Newton's and Fresnel's Diffraction Experiments The Continuation of Newton's Diffraction
Experiments Diffraction of Light at Slit and Hindrance InterferenceAngle Condition, Diffraction and
Imagery Diffraction One After Another and with
Intermediate Imagery Diminishing of Frequency of Light after
Diffraction Inner and Outer DiffractionFringes at
Circular Openings Superposition of Interference and Diffraction Diffraction Experiments with Inhomogeneous
Illumination Experiments with Polarized Light at Slit and
DoubleSlit The Background of DiffractionFigures Trial for Interpretation of Newton's Diffraction
Experiments Consequences for Photons out of Newton's
Diffraction Experiments Consequences for Structure of Electrons out of
that of Photons The Thermally Conditioned Electromagnetic Field Diffraction and LightEmission of Electrons EnergySteps of Electrons in Magnetic EigenField Faraday's Electrotonic States NearField Optics with Regard to Newton's
DiffractionExperiments Consideration of Magnetic Moment of Electron
in Quantum Theories 

Trial for Interpretation of Newton's Diffraction Experiments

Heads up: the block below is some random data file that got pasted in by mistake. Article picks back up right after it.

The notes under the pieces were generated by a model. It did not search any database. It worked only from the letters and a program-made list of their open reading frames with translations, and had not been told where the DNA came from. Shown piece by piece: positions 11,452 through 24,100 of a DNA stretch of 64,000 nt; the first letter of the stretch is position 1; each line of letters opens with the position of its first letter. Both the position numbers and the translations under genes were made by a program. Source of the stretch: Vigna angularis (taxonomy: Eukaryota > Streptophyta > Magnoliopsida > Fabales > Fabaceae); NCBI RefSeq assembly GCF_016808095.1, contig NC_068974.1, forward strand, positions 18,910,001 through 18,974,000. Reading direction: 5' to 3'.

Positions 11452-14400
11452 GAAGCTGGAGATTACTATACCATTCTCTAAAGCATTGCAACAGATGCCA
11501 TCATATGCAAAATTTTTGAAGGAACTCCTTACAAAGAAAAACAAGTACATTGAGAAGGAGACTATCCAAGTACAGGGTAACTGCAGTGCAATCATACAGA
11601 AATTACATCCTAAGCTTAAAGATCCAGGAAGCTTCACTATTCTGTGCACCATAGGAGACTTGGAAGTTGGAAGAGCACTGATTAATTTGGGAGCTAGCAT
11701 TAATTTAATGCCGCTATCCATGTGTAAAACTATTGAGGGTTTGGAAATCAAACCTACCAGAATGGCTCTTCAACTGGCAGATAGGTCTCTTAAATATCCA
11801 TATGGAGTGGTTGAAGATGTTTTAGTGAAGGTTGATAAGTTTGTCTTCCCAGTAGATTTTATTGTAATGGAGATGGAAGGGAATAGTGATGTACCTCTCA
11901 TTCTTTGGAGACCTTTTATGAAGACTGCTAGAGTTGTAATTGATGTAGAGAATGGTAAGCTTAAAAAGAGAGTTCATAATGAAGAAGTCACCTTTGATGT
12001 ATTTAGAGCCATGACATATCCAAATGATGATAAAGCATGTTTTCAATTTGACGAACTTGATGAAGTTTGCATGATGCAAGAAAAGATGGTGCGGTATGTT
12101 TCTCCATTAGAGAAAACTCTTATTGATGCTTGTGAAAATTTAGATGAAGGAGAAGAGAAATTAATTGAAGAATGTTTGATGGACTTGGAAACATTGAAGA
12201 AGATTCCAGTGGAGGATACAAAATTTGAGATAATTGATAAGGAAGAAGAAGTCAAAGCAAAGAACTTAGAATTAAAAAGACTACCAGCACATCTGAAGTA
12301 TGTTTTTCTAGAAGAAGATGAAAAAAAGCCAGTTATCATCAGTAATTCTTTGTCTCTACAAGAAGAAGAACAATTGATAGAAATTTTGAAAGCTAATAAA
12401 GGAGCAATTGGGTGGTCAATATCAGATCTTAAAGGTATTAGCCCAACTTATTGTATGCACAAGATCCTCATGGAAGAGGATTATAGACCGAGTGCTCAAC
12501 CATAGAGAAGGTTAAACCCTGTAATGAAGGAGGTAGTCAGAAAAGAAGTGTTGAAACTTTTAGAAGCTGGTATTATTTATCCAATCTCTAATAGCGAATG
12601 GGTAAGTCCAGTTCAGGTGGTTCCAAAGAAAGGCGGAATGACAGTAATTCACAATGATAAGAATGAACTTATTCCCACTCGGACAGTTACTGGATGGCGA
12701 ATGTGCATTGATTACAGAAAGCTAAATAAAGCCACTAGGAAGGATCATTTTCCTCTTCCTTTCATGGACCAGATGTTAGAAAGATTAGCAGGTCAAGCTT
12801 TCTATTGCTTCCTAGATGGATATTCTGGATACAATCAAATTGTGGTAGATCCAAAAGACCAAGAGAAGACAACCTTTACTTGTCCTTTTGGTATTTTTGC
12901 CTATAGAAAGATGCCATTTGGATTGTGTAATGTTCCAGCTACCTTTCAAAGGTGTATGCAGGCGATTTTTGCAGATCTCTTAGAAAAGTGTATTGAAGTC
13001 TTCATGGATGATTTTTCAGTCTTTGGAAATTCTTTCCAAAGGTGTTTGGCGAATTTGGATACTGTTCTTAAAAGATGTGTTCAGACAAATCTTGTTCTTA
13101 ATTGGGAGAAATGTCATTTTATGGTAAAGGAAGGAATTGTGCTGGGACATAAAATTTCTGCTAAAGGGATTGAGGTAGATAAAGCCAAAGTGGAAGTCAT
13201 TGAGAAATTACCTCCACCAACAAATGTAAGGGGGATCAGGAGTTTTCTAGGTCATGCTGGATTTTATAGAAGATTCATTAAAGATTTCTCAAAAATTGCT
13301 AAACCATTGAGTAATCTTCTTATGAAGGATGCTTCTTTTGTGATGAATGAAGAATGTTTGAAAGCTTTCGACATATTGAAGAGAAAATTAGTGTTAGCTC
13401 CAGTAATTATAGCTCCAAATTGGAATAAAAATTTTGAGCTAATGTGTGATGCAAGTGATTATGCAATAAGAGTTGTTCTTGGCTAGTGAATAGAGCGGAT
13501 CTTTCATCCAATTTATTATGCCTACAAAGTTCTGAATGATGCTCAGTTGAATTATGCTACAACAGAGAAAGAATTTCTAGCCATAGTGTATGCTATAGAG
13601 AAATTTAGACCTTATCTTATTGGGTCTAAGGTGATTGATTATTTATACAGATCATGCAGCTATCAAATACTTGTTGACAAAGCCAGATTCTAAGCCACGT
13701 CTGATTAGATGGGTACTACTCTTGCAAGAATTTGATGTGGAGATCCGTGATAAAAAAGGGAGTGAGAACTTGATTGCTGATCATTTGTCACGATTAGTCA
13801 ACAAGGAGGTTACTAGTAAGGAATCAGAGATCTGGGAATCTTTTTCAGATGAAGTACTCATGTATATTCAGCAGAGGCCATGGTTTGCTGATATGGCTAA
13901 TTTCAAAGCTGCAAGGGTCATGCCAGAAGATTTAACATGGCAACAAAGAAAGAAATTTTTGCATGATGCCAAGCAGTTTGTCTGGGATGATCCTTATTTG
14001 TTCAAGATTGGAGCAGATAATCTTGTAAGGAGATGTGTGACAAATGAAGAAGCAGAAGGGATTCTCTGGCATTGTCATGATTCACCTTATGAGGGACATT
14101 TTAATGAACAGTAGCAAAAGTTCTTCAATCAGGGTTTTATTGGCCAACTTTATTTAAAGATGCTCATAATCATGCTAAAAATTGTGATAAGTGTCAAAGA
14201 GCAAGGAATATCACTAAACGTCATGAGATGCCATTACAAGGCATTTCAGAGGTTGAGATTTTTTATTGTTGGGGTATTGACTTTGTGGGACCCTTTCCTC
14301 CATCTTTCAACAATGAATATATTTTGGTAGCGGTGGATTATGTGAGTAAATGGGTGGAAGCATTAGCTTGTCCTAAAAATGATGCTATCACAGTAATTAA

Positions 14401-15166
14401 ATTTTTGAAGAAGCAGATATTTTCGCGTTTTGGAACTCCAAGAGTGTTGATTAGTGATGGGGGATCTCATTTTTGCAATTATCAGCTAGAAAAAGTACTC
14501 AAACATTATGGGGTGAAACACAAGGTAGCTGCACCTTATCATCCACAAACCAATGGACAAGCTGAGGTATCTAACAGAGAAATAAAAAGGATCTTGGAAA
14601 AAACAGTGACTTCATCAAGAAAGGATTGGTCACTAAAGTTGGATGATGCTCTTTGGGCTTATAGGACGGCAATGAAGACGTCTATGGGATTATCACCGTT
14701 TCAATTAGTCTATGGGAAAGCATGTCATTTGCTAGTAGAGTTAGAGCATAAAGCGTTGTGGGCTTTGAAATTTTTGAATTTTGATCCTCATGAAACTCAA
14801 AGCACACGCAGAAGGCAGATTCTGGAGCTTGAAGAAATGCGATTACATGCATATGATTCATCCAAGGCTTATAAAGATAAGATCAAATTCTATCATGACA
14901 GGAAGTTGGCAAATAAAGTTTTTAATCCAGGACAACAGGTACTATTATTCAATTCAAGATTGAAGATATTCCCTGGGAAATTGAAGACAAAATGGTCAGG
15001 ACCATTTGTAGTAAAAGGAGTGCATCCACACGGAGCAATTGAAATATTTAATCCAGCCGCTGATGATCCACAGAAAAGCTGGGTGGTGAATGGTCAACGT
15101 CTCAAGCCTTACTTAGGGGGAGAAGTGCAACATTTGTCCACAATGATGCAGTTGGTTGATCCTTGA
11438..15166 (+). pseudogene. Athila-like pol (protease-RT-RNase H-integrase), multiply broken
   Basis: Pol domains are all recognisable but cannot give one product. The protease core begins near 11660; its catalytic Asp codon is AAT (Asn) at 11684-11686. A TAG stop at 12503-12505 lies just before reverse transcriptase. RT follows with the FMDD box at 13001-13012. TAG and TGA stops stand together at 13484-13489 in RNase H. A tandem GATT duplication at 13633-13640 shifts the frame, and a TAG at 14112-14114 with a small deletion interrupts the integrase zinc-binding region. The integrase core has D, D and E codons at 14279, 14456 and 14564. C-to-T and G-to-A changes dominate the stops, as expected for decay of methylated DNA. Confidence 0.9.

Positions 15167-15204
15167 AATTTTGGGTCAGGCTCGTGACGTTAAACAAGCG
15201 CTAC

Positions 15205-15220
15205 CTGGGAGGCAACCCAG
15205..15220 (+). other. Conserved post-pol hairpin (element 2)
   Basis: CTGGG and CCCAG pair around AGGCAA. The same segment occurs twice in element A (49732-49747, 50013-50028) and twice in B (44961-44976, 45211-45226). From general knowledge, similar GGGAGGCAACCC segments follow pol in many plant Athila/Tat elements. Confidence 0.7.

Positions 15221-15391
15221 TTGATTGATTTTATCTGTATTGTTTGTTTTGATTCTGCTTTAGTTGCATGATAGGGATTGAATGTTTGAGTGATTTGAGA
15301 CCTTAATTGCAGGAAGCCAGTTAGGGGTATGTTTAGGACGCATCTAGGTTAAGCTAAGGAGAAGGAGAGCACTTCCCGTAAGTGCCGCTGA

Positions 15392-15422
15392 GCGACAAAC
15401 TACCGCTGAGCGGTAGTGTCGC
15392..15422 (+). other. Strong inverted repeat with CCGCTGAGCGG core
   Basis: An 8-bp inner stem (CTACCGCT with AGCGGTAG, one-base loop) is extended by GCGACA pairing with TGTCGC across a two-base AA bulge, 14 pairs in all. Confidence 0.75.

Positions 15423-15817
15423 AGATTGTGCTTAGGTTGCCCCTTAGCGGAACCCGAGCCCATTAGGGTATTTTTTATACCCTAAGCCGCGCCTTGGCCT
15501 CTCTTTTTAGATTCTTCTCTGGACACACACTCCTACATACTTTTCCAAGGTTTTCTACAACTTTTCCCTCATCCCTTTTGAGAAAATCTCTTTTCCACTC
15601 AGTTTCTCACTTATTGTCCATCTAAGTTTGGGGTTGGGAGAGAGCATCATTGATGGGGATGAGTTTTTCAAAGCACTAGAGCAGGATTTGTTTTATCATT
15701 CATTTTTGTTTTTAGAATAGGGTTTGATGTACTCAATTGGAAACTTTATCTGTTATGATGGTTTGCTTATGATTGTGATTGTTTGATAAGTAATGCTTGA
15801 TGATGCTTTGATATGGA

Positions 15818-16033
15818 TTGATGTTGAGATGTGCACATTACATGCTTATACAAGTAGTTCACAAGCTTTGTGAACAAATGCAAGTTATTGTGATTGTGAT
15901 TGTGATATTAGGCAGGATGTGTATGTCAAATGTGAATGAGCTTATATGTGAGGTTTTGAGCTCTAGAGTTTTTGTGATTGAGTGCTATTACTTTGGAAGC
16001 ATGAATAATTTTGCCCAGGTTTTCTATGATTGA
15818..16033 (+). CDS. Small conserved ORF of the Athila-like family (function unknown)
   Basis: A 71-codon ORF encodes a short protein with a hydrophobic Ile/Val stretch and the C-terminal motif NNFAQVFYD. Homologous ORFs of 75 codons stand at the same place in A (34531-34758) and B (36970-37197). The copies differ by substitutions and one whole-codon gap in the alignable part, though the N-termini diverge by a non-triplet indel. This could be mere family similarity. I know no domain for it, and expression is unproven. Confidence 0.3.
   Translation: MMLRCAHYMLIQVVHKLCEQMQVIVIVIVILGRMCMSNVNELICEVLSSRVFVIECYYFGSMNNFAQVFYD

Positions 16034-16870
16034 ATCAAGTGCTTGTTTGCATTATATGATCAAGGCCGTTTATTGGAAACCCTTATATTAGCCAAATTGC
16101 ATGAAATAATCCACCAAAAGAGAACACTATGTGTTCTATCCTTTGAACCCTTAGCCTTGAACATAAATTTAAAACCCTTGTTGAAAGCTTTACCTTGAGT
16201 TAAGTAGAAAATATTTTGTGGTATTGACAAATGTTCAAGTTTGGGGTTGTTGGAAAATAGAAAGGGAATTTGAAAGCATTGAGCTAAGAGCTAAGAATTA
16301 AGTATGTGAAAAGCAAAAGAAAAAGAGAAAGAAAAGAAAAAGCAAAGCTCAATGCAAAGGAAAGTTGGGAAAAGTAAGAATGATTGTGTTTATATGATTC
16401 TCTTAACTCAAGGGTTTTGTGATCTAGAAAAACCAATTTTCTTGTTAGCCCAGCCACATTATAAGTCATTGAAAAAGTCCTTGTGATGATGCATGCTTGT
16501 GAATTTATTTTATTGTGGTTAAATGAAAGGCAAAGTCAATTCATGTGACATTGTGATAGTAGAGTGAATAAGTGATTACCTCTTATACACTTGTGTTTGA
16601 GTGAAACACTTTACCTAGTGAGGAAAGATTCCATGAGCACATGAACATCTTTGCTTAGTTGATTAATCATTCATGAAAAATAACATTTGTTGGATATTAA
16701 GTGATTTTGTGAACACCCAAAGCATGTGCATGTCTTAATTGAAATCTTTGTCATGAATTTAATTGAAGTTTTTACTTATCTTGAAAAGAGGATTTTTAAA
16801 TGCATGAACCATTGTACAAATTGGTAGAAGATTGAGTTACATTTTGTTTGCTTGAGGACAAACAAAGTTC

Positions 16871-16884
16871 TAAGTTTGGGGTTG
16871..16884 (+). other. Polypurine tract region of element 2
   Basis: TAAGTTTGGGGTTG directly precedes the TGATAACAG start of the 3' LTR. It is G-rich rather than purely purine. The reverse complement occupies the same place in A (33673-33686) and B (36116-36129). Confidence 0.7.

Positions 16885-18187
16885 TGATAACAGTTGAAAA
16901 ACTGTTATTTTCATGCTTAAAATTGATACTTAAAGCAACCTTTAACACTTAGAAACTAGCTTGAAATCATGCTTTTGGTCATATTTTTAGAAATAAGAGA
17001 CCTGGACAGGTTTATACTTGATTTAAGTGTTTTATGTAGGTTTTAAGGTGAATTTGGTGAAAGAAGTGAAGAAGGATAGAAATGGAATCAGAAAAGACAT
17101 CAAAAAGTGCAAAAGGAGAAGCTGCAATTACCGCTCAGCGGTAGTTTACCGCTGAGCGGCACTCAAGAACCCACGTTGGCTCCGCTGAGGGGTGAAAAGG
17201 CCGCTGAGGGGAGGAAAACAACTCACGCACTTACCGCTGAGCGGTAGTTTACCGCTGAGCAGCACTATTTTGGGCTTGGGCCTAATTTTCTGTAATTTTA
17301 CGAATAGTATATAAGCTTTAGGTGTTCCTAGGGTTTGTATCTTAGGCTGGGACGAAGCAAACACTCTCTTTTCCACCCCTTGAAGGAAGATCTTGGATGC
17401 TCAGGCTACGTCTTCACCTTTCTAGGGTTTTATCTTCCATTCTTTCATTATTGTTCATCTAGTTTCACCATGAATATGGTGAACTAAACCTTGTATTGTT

With combination of Heisenberg's structure of photons, Dirac's interference of photon with itself, Broglie's guidancefield, and Sommerfeld's unconscious proof that the Schrödingerequation can be a formula of vortexdynamics, a workhypothesis for diffraction is formed. With interaction of photons with structure of electromagnetic vortex pairs and its field is tried to establish the diffraction as change of direction as result of hindered returning field according vortexdynamics. With it Newton's diffraction experiments are explicable and the usual inadmissible and wrong extrapolation on the slitplane is superfluous. ... Interpretation of the experiments with photons with structureFrom the photon started running an electromagnetic field. The photon forms a source and for the field runs back to its photon it is also a sink for the own field. For field has the effect of a phase so it could exceed or underlie the velocity of light. The field of photon is a part of photon. If field is hindered asymmetrically so that it can not return or only retarded, the photon executed a swinging according equation (2) till it is again symmetrized. As alteration of direction and not as extinction this could correspond to Young's or HuygensFresnel's principle. Here the interaction of photon with its field could cause diffraction. The diffraction at the triangularslit, reported by Nieke [3], is to describe: Is to the photon, which passed near the edge, only asymmetrical field returned which passed near the edge, so the photon has only information of the near edge and executed that turn or swing which belongs to this disturbance of symmetry. This should give the inner diffractionfringes of slit which corresponds to the diffractionfigure of halfplane at this edge. If on the farther way parts of field, which passed the other half of slit, returned to the photon so gets the photon information of the whole slit and executes a turn or swing which belongs to the outer diffractionfringes of slit. The results in the schlierenapparatus by Nieke [4] directed to the origin of bent photons, for all photons which are not sufficiently bent are masked by schlierendiaphragma. In Abbe's schlierenapparatus the slit is imaged as doublestripes with a dark strip at the places of edges. The breadth of one doublestripe was maximal 0.1 mm and is dependent of the aperture of objective for imaging. In the schlierenapparatus takes place an imagery of slit with bent light, at which this light is rectilinearly to follow backward. So for shadowsided bent photons a shadowsided displacing is to suppose for they can not come from the slitjaws as shown by Nieke [3], [4] and [5]. This displacing would be conditioned first by hinder of field by the edge and then by returning of fieldparts which passed the edge in some distance. If in diffraction one after another by Nieke [7] the photons were not again symmetrized for not all the field is returned, so the photons react differently on the following diffraction for they react still on missing or returning field of the first diffraction. At masking of one image in the image of doubleslit by Nieke [7] not only returned the field of single slit but also field which passed the other single slit. If the field run a sufficient long way (order dm) between doubleslit and imaging optic, then the photon has got information of both slits of doubleslit. No more diffractionfringes of the masked singleslit image are to see but diffractionfringes of doubleslit. Nieke [8] showed that light has partial a diminishing frequency after diffraction what is demonstrable with small slitwidths. If a part of the field of a photon can not return to the photon, so a diminishing of frequency or energy is selfevident if the field is a part of photon. Not selfevident shines that in great distances lightside diffracted light behave as the shadowsided bent light: It run into the same order as shown in the maskingexperiments of Nieke [4]. Because the field of photons have passed the whole slit, this symmetry is understandable. This was finally the statement of Young which caused him to Young's principle, even if he supposed falsely that bent light goes out only from edges. Carnal a. Mlynek [42] reported that also atoms and elementaryparticles show diffraction. Because uncontested atoms have a structure so it should be possible to explain diffraction by their structure. The interference of photon with itself by Dirac [43] should have found an obvious interpretation by interaction of photon with its field. If this field is asymmetrically hindered so can result a deflection and therefore a diffraction. Also the demand of Einstein [15] for a fusion of wave and particle is fulfilled with it. The capitulation of Feynman [12]: "Give we up" prolonged only the lifetime of the inadmissible and wrong extrapolation and their taking over by Bohr in the Copenhagen interpretation. Not to capitulate brought in this paper a new interpretation of diffraction. References[1] I. Newton, Opticks, or a Treatise of the Reflexions, Refractions, Inflextions and Colours of Light. London 1704; Opera quae exstant omnis, Tom IV. London 1782; Optics. Reprint, Bruxelles 1966; Optik II + III, Übers. W. Abendroth, Ostwald's Klassiker Nr. 97, Engelmann Leipzig 1898; Neuauflage Bd. 96/97, Vieweg, Braunschweig 1983. Optique. Trac. J. P. Marat 1787; Reproduction, Bourgois, Paris 1989. [2] A. J. Fresnel, Oeuvres Complétes I. Paris 1866; Abhandlungen über die Beugung des Lichtes. 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